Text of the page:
Post # 1
I am having trouble deciding who to invite to my wedding, in terms of friends.
Obviously, any friends that I am currently in contact with on a regular basis will be invited. I have decided that I also want to invite 2 of my childhood friends, who are still my neighbours to this day. They were a big part of my childhood and I would like for them to be there, even though we haven’t been in contact regularly over the past 6 years.
My main problem is with high school friends (I just graduated from university). There are some friends who I no longer speak to, not because we are on bad terms, but solely because we drifted apart due to attending different post-secondary institutions. My fiance has said NO, he would not like to invite any of those people, because he believes that we are different people now and those are not the people he wants at our wedding since they represent a different time in our lives. I am on the fence; I want to invite them because they were a part of my life, and I feel that is important. Although, I do agree with my fiance as well.
To make matters worse, some of my high school friends expect to be there and have expressed that in one form or another. How would I choose who to invite anyway, if I did invite them? There are some I was closer with than others, but in general, they all know each other, so would it be rude to pick & choose who to invite? Unfortunately, there is no way I would be able to invite them all due to monetary constraints.
What should I do? What have you done?
(Just to clarify, my fiance and I went to the same high school, so these "high school friends" were mostly mutual friends.)
Post # 3
I tend to agree with your fiance on this one. Most any wedding expert will tell you that when it comes to cutting down the guest list (or even just creating one with a budget in mind), cut people you haven’t talked to years, and friends who you have drifted apart with.
For example, I didn’t invite some of my college friends, but invited others. No one cared in the end because everyone knows that people just drift apart. I also invited a friend of mind from HS who I don’t talk to on a regular basis, but when we DO stay in touch, it’s as if we never stopped, so she was invited of course. She’s a special kind of friend. But everyone else? They got the ax. If anyone asks, we simply say, "I’m sorry, but we have limited seating at the venue and could only accomode a certain amount of people, so we kept the guest list to really close friends and family only." No one can fault you for that, and if they do, that’s their problem.
Post # 4
When I started with my list I basically wrote down everyone that I would like to be there to share in the day. From there, I went back through and broke the grand list into an "A" list and a "B" list. My "A" list is everyone that I couldn’t imagine them NOT being there (close friends from high school and college). The "B" list is people who if they are there, that’s great-but if we have to cut numbers I’m going to them first. My "B" list is more of people who I went to college or high school with that I haven’t talked to in a few years for various reasons. We had everyone (FI, Future In-Laws, my parents) use the same method for their lists too.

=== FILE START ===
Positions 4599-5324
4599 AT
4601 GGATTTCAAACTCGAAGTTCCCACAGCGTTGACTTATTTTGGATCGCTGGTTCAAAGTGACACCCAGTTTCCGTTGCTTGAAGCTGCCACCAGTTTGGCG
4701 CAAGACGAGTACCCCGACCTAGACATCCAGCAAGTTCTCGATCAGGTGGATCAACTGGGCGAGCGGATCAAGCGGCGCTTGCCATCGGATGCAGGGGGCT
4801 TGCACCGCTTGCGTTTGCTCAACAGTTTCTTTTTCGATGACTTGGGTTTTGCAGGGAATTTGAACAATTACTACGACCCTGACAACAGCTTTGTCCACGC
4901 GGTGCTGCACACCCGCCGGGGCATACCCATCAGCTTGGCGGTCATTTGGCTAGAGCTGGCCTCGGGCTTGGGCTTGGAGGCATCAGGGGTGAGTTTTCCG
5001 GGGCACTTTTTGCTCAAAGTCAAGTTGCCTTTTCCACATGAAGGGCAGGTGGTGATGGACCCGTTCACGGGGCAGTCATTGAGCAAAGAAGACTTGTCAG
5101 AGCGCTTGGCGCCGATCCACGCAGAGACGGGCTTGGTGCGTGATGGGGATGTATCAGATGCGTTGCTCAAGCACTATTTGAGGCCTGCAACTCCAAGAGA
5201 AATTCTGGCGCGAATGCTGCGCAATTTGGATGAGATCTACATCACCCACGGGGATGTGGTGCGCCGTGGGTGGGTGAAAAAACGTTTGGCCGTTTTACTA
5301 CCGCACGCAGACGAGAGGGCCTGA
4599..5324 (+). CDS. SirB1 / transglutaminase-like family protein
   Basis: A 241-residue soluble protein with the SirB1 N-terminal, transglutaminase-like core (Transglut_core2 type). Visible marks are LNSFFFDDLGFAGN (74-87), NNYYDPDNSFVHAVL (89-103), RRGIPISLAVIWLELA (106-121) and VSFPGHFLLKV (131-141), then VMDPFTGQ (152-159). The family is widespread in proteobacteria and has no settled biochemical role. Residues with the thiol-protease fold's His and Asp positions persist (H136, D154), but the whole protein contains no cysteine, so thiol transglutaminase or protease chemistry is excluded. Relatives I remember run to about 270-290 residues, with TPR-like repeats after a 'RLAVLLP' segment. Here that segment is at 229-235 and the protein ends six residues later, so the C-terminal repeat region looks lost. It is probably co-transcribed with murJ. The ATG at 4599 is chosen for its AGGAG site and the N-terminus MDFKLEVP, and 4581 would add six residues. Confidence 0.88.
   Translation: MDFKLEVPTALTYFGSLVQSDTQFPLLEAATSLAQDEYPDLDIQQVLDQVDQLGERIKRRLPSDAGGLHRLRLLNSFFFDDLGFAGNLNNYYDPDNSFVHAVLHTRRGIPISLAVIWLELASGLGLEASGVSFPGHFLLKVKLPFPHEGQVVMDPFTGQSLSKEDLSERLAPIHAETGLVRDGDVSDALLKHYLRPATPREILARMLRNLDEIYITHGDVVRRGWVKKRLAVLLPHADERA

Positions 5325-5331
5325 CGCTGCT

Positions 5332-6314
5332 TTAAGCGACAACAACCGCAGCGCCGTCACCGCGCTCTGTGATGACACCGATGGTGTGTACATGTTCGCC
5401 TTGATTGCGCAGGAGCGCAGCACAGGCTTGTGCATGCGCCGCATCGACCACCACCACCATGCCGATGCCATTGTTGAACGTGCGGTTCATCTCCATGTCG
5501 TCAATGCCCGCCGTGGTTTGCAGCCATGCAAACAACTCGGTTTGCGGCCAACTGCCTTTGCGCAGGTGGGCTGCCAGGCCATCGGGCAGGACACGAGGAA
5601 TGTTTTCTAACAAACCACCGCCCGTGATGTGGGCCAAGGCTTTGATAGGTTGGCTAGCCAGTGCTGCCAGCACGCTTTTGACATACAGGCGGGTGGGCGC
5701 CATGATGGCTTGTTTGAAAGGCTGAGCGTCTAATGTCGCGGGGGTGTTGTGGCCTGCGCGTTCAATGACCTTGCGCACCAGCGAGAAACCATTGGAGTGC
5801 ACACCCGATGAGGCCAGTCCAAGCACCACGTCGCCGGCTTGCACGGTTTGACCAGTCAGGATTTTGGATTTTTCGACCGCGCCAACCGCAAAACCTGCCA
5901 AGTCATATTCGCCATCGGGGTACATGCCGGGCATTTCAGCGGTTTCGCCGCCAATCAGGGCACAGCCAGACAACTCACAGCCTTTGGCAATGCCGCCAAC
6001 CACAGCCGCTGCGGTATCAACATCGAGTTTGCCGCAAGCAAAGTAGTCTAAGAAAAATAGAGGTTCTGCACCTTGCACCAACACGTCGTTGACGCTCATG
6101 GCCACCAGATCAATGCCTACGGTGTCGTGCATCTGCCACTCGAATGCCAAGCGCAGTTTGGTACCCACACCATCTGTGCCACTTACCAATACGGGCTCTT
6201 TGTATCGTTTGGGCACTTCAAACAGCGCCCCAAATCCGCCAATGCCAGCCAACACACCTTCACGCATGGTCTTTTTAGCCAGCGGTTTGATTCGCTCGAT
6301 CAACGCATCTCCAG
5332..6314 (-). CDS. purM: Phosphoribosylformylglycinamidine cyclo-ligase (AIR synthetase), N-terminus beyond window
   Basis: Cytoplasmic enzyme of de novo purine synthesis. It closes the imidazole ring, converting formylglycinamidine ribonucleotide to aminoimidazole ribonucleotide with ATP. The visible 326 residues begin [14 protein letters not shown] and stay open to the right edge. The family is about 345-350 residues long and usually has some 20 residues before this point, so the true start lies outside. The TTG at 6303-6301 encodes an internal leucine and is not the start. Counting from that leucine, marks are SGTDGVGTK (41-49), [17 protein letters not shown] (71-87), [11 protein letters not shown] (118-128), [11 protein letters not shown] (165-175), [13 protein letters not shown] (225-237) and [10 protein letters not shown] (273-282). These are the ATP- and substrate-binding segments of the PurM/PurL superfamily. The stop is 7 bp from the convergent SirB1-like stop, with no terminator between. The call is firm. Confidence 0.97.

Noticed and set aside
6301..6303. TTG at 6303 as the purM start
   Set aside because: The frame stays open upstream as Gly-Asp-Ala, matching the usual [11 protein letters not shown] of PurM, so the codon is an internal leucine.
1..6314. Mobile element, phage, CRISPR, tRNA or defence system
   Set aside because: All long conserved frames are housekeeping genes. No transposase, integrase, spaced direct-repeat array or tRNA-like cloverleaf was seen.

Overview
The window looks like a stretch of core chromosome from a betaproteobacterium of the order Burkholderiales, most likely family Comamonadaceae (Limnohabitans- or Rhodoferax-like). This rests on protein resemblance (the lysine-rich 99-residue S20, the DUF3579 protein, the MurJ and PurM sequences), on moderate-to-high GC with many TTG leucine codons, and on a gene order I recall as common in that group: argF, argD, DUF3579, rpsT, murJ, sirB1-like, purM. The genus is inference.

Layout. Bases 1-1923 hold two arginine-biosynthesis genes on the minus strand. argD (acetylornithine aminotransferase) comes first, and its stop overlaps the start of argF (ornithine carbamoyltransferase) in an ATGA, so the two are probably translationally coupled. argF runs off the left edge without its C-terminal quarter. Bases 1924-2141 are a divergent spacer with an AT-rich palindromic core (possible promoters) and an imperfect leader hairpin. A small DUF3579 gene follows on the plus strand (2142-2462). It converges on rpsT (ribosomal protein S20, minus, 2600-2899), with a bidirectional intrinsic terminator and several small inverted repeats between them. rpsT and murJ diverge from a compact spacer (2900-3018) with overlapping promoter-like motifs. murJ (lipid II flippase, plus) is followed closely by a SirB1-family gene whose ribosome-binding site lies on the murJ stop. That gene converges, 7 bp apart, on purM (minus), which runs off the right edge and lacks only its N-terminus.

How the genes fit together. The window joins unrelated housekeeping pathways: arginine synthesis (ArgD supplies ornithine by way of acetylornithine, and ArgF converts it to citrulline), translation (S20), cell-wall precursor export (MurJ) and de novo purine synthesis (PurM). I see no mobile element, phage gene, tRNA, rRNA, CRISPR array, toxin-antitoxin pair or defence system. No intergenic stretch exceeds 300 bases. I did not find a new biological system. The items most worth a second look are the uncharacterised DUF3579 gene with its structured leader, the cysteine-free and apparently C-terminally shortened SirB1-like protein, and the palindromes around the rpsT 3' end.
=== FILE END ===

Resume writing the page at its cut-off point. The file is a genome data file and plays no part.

As we get the RSVPs in, if there are a lot of people who won’t be able to make it, we’ll send out a later round of invites with a later RSVP date for those "B" listers. While I’d like to include everyone, we want to keep it around 150-180 people.
Post # 5
I know for us, we are not inviting friends who are not actively involved in our lives, and that’s been a good strategy for us so far. Good luck!
Post # 6
We had a relatively small wedding, so we didn’t invite anyone with whom we aren’t actively friends with now. Although we’re older than you (31 and 33) so HS friends are pretty far back for us. I know my Mother-In-Law wanted my husband to invite all his HS friends (why she cared, I don’t know), but we felt it was important to have only the people who were really a part of our lives now.
If you can’t invite all of your friends and they’re expecting it, you may want to give them a heads-up ahead of time. You can explain the budget contraints and just say "we’re so sorry we couldn’t invite you". If you wanted to include them somehow, maybe you could have an extra litlte party or reception or something?
Post # 7
We’re not inviting anyone we haven’t heard from or been in touch with in the last 12 months, with a few exceptions for friends overseas and such. Not to say we’ll invite everyone we HAVE been in contact with, but it’s a pretty easy rule of thumb for us. 🙂
Post # 8
we’re going to send our invites out in ‘batches’. so the first batch goes out to people who we HAVE to invite (family), not that we necessarily feel that they have to be there (think uncles and aunties we haven’t seen in over five years). when the declines from these family members come back, we’ll then send the second round of invites out and so on.
so in your situation, i’d say do that (send out in batches) and if there’s ‘room’, then send a couple of invites to your high school friends.